Friday, October 5, 2012

Anti-Abortion Hypocrisy

The Santa Ana Church in Teusaquillo and three adjoining clinics reputed for providing illicit abortions. 
One of the reputed illicit abortion clinics is
physically attached to the church. 
In the face of proposals to expand abortion rights in Colombia from four narrow cases to abortion on demand, the Catholic Church is launching a new campaign to prohibit abortion in all cases. This Sunday's mass in churches nationwide is to include denunciations of abortion and appeals to defend the lives of the unborn.

I consider opposition to abortion to be a respectable and principled position, altho I fundamentally disagree with it. Abortion opponents, who believe that a fetus is a human live from the moment of conception have, reasonably, compared their position to the battle against slavery.

A fourth clinic, circled in red here, is across
the street from the church entrance. 
For someone like me who doesn't believe that a mass of cells can be compared to a person, that argument falls apart. And, even when it's prohibited, abortion, like illegal drugs and prostitution, happen anyway, making one ask whether the prohibition does more harm than good.

That is particularly clear in Bogotá's Teusaquillo neighborhood, where the Santa Ana Church is surrounded by women's health clinics with a reputation for providing illicit abortions.

I've never understood how these clinics keep operating untroubled. Their activities are an open secret among young bogotanos, and Internet searches bring them up. Is it corruption? Official apathy? A deliberate policy of tolerance, like the nearby prostitution 'tolerance zone'?

Whatever the reason, it's certain that the Catholic Church must know about what's going on across the street from and right behind the Iglesia Santa Ana. So, why doesn't the church begin its anti-abortion campaign across the street from the Santa Ana Church? The fact that it turns a blind eye to these places reveals a fundamental hypocrisy.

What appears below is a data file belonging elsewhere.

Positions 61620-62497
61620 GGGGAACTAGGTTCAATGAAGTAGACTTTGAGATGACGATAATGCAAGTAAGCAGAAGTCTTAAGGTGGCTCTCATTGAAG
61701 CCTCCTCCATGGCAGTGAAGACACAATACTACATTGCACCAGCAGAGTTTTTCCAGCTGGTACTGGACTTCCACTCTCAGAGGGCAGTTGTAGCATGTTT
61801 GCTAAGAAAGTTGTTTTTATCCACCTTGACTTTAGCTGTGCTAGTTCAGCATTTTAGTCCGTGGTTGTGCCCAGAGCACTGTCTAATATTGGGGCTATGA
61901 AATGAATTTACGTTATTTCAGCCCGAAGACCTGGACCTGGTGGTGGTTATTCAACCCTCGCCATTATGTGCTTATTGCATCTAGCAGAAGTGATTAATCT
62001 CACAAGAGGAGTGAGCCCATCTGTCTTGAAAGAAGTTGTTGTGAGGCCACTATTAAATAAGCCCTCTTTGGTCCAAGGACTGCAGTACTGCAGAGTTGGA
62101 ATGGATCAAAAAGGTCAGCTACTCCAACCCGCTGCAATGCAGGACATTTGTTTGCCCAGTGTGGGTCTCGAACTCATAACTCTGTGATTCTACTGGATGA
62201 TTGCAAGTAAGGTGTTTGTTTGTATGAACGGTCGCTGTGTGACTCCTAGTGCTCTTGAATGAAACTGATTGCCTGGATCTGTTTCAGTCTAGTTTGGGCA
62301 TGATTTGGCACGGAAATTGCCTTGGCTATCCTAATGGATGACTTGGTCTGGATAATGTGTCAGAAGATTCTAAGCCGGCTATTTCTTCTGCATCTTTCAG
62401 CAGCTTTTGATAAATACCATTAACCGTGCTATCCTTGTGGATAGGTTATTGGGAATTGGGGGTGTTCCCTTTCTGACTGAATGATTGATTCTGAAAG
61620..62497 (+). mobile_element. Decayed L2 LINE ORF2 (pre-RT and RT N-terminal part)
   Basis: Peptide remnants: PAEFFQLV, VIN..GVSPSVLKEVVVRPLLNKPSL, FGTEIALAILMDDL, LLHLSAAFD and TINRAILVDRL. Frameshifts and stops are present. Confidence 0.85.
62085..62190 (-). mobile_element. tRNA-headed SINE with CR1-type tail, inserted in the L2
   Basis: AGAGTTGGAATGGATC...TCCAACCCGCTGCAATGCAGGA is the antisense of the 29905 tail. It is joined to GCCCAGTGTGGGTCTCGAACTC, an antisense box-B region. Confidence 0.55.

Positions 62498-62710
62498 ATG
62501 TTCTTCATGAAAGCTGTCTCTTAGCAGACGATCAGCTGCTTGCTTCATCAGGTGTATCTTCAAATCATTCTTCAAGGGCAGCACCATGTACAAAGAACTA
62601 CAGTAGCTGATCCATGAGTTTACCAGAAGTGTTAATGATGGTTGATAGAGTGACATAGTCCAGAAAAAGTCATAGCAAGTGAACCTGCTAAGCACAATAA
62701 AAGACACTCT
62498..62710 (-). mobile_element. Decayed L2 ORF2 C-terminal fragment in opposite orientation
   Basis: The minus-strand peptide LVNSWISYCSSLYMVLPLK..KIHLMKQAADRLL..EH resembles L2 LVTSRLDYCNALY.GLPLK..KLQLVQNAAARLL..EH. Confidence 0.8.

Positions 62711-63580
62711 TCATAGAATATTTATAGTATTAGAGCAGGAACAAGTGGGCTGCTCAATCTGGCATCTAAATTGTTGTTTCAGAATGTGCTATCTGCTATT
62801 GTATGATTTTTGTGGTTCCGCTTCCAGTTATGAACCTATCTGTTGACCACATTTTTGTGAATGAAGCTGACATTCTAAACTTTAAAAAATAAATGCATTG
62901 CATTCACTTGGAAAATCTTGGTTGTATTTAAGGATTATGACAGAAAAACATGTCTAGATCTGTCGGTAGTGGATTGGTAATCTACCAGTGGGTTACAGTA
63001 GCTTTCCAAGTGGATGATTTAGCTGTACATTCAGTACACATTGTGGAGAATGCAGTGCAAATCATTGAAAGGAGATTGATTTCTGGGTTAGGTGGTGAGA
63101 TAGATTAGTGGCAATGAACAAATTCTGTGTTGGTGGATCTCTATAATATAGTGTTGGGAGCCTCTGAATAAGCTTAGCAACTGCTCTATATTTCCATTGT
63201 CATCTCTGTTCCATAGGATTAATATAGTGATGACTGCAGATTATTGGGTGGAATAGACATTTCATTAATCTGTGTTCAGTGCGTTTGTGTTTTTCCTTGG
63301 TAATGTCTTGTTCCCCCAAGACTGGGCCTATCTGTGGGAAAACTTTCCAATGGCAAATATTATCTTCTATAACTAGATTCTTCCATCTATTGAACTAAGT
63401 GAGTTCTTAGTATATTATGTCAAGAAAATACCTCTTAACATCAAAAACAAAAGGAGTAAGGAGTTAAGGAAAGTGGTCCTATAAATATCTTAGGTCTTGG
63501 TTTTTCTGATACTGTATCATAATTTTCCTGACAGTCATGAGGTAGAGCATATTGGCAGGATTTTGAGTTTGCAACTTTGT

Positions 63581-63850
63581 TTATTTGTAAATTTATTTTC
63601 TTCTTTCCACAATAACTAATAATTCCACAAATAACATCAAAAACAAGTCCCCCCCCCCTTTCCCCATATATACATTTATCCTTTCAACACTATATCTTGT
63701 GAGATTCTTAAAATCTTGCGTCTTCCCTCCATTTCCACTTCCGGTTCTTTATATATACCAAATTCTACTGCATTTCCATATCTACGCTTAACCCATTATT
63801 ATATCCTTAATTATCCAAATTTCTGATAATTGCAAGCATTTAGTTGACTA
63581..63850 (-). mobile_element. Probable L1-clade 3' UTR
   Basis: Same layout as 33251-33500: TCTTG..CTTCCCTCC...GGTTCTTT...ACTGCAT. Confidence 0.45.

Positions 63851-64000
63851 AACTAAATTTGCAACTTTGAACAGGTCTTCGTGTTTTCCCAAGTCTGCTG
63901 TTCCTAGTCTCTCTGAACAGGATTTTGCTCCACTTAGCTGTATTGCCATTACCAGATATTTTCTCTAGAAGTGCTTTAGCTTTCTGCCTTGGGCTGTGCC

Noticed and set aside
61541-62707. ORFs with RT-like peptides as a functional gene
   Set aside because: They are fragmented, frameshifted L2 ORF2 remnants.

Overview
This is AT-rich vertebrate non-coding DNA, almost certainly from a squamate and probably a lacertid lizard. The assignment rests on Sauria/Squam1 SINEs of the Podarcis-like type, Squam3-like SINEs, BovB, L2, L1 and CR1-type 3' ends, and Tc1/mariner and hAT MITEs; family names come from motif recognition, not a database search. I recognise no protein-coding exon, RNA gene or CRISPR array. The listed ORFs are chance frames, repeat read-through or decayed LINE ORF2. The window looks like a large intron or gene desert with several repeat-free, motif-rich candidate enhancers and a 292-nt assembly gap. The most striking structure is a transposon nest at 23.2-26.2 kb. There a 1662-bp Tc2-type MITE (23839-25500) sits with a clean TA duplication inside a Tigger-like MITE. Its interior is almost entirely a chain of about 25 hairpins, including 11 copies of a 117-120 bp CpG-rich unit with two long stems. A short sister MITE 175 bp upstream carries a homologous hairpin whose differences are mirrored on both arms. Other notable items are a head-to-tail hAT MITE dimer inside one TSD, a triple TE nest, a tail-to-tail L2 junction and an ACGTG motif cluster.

Abortion opponents know perfectly well that prohibition always generates a black market, and that's almost impossible to stop. So, they're taking the self-righteous route - they want to be able to pat themselves on the back and receive plaudits from the Vatican by passing an abortion ban in Colombia. But they want to save themselves the difficult and unrewarding work of dealing with a real world, in which laws mean little

Incidentally, I'm not writing from hearsay.

A couple of years ago, when I was still a journalist, a friend and I entered several of these clinics and she told them she was seeking an abortion (she had in fact had an abortion in one of these places a few years before). All of them offered us an abortion, and the doctor in one assured us that 'Lots of women had one abortion after another, with no problems.' But, not long before that, a woman had died in one of the clinics from a botched abortion. While she hemorraghed, the clinic staff refused to call a hospital so as not to get themselves into trouble. Instead, they called her family to come get her. But by the time the relatives arrived, the woman had died.

That particular clinic was shut down, but reopened. I'm not sure whether they still perform abortions there.

By Mike Ceaser, of Bogotá Bike Tours


Stephen Higginbotham said...

Hi Mike.
You say that "Abortion opponents, who believe that a fetus is a human live from the moment of conception have, reasonably, compared their position to the battle against slavery."
Can you point me to exactly where you have read or seen the abortion issue compared to slavery? I believe you have it confused with the gay rights issue. Also, do you not realize that by publishing your personal views on a blog related to your tour business, you are alienating half of your prospective clients?

Miguel said...

Hi Stephen,

Thanks for your comment. Many pro-life people have made the slavery-abortion parallel. For example: . Just google abortion and slavery. Both cases involve the abuse/dehumanizing/ killing of a vulnerable being. To me, it's a flawed argument because a fetus is not comparable to a human being.


david__B said...

I don't know it would seem that if a fetus is viable after 22 weeks ( when the full term would be 38-40 weeks. And since there is not a specific line where viability can be drawn (the limits to premature viability, as far as I am aware, are due to our technology) the only conceivable place then to draw the line is at conception.

Carlito said...

Yes, those clinics are tolerated because, although ilegal, the public administration knows very well that abortions are going to be carried out anyway and the less persecution the clinics have, the more likely a godd service will be provided. It's a kind of tacit agreement between the parties.